16 Benefits for each member of the mutualism Aid in the removal of excretory waste products Manufacture carbohydrates for coral nutrition Enhance coral calcification Aid in lipid synthesis Being fixed within the photic zone Being protected from zooplankton grazing Acquiring nutrients from the host corals respiration and excretion for use in photosynthesis –Includes; CO 2, NH 3, PO 4, free amino acids, lipids, carbohydrates, dissolved organic matter Reef corals depend on symbionts for growth; zooxanthellae: Zooxanthellae benefit by: Connell (1973) did shading experiments: Put either clear or black domes over coral heads to demonstrate light-dependence. Without exception, shaded corals die rapidly

17 Photosynthates of zooxanthellae are translocated to coral host Labeling experiments with 14 C (taken up by symbionts as a carbon source for photosynthesis) 14 C ends up in both coral tissue and coral skeleton –e.g., In Pocillopora damicornis, 50% of carbon fixed by zooxanthellae is transferred to the coral –Range of total nutrition provided by the alga ranges between 50-95% depending on coral species –Highly branched forms tend to be more autotrophic, more massive, encrusting forms tend towards heterotrophy Oren, U. et al MEPS 161:

18 Translocation directed towards the biggest sinks (metabolic demands) Black dots show translocation of 14C through coral Most photosynthate transported to sites of large lesions where metabolic demand to replace wounded tissue & regrow greatest Oren, U. et al MEPS 161:

19 There are many types of zooxanthellae Previously thought there was 1 species, Symbiodinium microadriatecum, in a close co- evolutionary relationship between endosymbiont and coral host –Different strains thought to to be specific to different coral species This is now known to be untrue There are at least 4 species of Symbiodinium (Trench, R. and Blank J. Phycol. 23: ; Trench, R In: Biology of Dinoflagellates, Blackwell Scientific, Oxford, pgs ; Rowan, R. & D. Powers Science 251: ; _____ MEPS 71: 65-73) The coral-algal endosymbiosis is more flexible evolutionarily than previously thought

20 Different symbionts zoned with depth within Montastrea species Rowan, R. & N. Knowlton PNAS 92:

21 Different parts of a colony may have different symbionts Rowan, R. et al Nature 388:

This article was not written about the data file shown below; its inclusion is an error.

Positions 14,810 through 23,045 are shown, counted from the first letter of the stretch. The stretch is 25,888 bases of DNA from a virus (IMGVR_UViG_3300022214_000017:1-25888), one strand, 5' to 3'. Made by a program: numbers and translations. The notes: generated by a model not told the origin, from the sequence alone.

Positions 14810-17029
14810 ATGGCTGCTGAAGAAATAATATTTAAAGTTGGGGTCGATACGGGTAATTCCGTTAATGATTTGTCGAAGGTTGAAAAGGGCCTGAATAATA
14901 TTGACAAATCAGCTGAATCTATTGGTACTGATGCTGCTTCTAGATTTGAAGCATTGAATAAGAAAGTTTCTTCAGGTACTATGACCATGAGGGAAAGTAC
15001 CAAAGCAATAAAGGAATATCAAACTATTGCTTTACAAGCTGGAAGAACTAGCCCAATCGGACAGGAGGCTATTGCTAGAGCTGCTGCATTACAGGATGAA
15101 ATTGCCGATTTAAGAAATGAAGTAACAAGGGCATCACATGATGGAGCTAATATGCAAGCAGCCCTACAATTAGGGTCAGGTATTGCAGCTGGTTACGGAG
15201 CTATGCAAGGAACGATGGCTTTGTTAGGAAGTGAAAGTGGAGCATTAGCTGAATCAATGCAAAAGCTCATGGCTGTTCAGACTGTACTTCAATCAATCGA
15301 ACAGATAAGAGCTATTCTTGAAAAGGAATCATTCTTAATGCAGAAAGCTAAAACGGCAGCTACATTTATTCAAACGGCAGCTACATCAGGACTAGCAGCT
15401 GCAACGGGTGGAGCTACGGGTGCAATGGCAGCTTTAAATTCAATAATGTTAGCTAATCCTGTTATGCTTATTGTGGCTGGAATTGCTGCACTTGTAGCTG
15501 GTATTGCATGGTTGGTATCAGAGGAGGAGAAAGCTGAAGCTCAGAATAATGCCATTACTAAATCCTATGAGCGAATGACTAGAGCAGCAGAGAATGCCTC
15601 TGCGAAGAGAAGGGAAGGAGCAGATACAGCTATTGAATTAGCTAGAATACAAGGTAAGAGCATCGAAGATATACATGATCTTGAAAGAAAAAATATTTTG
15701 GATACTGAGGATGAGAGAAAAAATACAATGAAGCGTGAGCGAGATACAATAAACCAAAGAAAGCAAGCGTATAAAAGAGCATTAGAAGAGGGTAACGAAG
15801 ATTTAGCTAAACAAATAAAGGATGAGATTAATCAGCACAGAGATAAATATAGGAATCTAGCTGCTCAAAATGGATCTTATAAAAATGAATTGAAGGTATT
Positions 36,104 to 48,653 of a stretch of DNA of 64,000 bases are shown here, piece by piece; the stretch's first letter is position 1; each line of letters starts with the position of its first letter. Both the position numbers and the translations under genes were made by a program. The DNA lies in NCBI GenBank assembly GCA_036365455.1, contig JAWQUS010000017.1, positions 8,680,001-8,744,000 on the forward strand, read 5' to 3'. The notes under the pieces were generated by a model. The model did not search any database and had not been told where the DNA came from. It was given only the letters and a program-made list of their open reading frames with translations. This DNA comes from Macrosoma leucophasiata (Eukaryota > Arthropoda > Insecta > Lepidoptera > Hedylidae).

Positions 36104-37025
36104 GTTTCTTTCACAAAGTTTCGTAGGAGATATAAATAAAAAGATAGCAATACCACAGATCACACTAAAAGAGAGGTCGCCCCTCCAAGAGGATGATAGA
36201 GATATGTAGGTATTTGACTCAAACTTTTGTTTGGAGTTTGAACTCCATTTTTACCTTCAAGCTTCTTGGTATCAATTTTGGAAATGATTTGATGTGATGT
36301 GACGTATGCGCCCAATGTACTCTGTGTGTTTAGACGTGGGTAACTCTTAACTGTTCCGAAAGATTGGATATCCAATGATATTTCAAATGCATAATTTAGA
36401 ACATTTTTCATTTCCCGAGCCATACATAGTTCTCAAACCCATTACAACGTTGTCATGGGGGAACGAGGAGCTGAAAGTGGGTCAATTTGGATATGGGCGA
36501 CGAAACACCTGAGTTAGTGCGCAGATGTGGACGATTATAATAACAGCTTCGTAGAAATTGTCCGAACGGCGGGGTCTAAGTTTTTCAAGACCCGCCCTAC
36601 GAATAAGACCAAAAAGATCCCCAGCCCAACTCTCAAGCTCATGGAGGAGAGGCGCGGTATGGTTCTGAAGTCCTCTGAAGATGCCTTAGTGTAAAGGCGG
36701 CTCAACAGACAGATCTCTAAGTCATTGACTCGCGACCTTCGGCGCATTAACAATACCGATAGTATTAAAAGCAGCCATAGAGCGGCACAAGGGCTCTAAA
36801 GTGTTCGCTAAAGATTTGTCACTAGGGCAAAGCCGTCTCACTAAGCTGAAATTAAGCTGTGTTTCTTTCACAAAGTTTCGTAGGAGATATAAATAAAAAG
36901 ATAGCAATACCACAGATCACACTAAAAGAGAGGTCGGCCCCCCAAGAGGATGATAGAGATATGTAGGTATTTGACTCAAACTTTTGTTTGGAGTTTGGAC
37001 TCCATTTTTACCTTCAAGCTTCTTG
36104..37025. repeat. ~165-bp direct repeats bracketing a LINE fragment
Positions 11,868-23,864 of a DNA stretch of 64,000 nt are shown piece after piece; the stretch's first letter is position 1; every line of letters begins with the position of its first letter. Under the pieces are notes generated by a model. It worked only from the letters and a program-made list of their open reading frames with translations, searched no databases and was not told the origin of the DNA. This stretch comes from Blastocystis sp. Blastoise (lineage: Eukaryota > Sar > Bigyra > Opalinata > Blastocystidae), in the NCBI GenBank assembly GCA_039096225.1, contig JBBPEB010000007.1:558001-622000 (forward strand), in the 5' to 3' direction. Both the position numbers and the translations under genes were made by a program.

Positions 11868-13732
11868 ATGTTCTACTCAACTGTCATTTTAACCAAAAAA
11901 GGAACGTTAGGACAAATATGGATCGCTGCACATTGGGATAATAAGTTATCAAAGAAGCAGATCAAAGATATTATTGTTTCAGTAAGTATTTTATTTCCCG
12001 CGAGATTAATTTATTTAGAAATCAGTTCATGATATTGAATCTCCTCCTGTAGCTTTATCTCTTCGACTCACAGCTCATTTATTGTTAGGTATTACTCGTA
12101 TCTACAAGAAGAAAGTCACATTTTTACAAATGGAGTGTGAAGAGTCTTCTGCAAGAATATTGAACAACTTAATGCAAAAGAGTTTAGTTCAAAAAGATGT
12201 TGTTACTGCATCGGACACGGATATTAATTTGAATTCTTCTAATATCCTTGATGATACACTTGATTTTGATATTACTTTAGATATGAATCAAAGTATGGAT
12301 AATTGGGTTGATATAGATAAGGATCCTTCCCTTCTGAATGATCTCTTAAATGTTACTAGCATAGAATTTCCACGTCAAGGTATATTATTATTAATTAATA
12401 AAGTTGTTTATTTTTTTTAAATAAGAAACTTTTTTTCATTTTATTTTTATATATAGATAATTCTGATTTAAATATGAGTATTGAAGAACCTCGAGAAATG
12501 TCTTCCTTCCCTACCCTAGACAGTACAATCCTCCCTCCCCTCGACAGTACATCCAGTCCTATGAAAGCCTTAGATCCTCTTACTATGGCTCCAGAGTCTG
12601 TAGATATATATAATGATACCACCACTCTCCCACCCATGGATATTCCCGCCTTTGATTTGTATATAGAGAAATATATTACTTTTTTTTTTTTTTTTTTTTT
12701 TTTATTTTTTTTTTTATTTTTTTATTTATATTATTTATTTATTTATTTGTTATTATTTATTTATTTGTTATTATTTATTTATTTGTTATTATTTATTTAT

22 Symbionts show zonation within a coral head Rowan, R. et al Nature 388:

23 Single coral colonies can have all the types of symbionts A coral host represents an ecological landscape of different environmental conditions (e.g., light level) over which the different symbionts may be distributed In Montastrea annularis, corals acquire symbionts from the sea (eggs & sperm lack zooxanthellae) each generation –Can host all 4 types in one colony Symbionts show a dynamic pattern of zonation with respect to light intensity –In shallow water on offshore reefs, two types, A & B, tolerant of high light prevail –In deeper water, a shade-loving form (type C) prevails –Nearshore in shallow water, a 4th type (E), (rare offshore), is abundant with A & B –At intermediate depths, light-tolerant symbionts occur on tops of colonies, and shade-loving symbionts on the sides or other low-light microenvironments Rowan, R. et al Nature 388: Within and between colony variation in light-tolerant symbionts may explain the poorly predictable variability in coral bleaching

24 Nutritional symbiosis between coral & zooxanthellae drives formation of coral reef ecosystems Enables reef growth in unproductive tropical waters where concentrations of inorganic nutrients, like N & P, are low The key is the tight coupling between symbiont and host that enables them to recycle nutrients with extreme efficiency A paradox of high production of corals in tropical waters? The nutrients remain tied up in the biomass; little chance of phytoplankton in the water column using them for production, but in the benthos zooxanthellae inside corals get them from host and are very productive